Circuits 57 to 60 are constant current circuits connected to the respective collector terminals of the above-described switching transistors Tr3 to Tr6, so that the leading and trailing blade drive coils 4 and 4' are fed with constant current flowing in either a forward or reversed direction. Further, the output currents of the constant current circuits 58 and 60 are made equal to each other so that when the shutter is running down, the speeds of the leading and trailing blades become equal to each other.

The operation described above may best be understood from reference to FIG. 3(a) and the pulse timing chart of FIG. 3(b).

The SPC head amplifier 31 produces an output in the form of a voltage dependent upon the object brightness Bv and the F-number of the objective lens at full open aperture, and said output voltage is computed by the next stage computer circuit 33 with the preset diaphragm stop number information Av and the used film sensitivity (ASA) information Sv, a voltage corresponding to the effective shutter speed information Tv appearing at the output of the computer circuit 33. This voltage is applied to and memorized in the condenser 36.

Then, when a shutter release is actuated, the quick return mirror starts to move upward by means (not shown), thereby the above-described change-over switch 35 is moved to "b" position. Therefore, the voltage stored on the above-described memory condenser 36 appears at the output of the OP amp. 37. On the other hand, when the upward movement of the quick return mirror is completed, the above-described switch 45 is closed, causing the differentiation circuit 46 to produce a negative pulse. This pulse is applied to trigger the timer circuit 47 with the change of its output to high level. This output of high level continues for the short time during which the switching transistor Tr7 is conducting to permit current supply to the coil 6 shown in FIG. 2. Therefore, as has been mentioned in connection with FIG. 1, the magnetic field of the projected portions 1a-1 and 1b-1 of the yoke 1a is cancelled out, and the attractive force of the said projected portions 1a-1 and 1b-1 to the high magnetic permeability member 4 disappears. The negative pulse from the differentiation circuit 46 also causes the RS flip-flop circuit 46' to be set with the change of its Q output to high level and of its Q output to low level. Therefore, the switching transistors Tr1 and Tr4 are turned on so that a constant current requlated by the circuit 58 flows in a direction of arrow A to the leading blade drive coil 4. Thus, the bobbin 3 of FIG. 1 starts to move to the left, while driving the shutter leading blades to run down.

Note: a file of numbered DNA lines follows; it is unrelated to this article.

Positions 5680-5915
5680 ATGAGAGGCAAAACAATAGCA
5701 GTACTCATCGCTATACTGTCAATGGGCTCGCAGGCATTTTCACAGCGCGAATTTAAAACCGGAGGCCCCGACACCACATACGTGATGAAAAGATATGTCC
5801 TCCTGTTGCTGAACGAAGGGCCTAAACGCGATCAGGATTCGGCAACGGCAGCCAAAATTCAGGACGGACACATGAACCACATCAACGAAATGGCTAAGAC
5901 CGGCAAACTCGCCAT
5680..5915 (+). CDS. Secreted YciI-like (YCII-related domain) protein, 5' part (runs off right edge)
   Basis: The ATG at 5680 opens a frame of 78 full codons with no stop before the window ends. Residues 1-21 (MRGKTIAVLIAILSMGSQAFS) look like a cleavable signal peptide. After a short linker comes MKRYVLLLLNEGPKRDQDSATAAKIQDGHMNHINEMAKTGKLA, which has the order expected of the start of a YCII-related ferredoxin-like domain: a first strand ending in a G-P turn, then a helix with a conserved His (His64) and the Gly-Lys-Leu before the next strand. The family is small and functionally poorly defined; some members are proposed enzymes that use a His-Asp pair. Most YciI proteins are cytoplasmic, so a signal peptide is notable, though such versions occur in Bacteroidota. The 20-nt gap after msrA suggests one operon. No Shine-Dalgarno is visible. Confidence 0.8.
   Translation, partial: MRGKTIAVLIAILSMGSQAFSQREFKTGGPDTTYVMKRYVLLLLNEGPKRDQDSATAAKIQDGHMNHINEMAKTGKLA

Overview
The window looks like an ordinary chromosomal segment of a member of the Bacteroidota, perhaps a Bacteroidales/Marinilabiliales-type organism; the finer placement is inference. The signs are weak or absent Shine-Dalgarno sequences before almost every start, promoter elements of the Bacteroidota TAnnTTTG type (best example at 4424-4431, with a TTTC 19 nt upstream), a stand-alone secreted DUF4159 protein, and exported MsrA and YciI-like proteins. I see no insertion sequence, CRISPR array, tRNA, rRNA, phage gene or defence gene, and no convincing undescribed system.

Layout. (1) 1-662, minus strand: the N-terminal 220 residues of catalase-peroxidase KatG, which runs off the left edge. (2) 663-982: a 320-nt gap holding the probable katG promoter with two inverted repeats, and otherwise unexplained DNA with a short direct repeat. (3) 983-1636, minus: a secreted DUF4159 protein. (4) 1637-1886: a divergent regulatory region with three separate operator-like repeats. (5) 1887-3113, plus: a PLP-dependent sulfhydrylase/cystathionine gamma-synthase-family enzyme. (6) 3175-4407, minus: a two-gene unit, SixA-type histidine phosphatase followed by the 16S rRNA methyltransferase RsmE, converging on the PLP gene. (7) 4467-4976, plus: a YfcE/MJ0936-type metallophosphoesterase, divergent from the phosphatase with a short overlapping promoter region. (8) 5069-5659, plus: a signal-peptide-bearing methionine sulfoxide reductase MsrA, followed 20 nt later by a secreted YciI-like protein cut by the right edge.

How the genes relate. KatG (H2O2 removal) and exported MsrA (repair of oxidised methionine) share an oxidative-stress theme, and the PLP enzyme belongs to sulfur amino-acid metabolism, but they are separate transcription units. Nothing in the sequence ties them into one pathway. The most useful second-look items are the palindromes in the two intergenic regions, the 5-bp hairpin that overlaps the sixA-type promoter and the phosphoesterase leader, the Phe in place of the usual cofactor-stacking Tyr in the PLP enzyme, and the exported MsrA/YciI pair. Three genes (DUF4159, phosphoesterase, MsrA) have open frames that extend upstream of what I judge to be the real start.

In a slight delay from the time of change of the output Q of the above-described flip-flop circuit 46' to H level, (this is intended to compensate for the time gap from the start of running down movement of the leading blades to the start of an exposure of the film), the output Q' of the delay circuit 48 is changed to H level, thereby the above-described count start switching transistor 39 is turned off. Then, the timing condenser 38' is charged by the current of intensity equal to the logarithmically elongated conversion of the output voltage of the above-described OP amp. 37, while its terminal level voltage JC is being lowered as shown in FIG. 3(b). When this voltage JC reaches the inverting input voltage Vs of the OP amp. 40 constituting the comparator circuit, said OP amp. 40 changes its output OP to L level, causing the next stage differentiation circuit 49 to produce a negative pulse which is then applied to trigger the next stage timer 51 with the change of its output T2 to H level. This output T2 remains at H level for the short time (for example, 2 msec.). Such change of the output T2 of the timer 51 causes the switching transistor Tr8 to be turned onto supply current to the coil 6' shown in FIG. 2. As has been mentioned above, therefore, the attractive force on the bobbin 4' disappears. The negative pulse from the differentiation circuit 49 triggers the timer 50 also with the change of the output T3 to H level. This continues for a predetermined time (for example, 20 msec.). Such change of the output T3 of this timer to H level causes the switching transistor Tr6 to be turned on. Since the switching transistor Tr1 has been conducting as mentioned above, the coil 4' for the trailing blades of the shutter is fed with a constant current of intensity regulated by the constant current circuit 60 flowing in the direction indicated by arrow A. Further since the latching force on the bobbin 3' is no longer present, the trailing blades of the shutter start to run down. It should be pointed out that the time for which the output T3 of the timer 50 is maintained at high level is previously adjusted to a value slightly longer than the time necessary to complete the running movement of the trailing blades to insure that the shutter entirely closes the exposure aperture.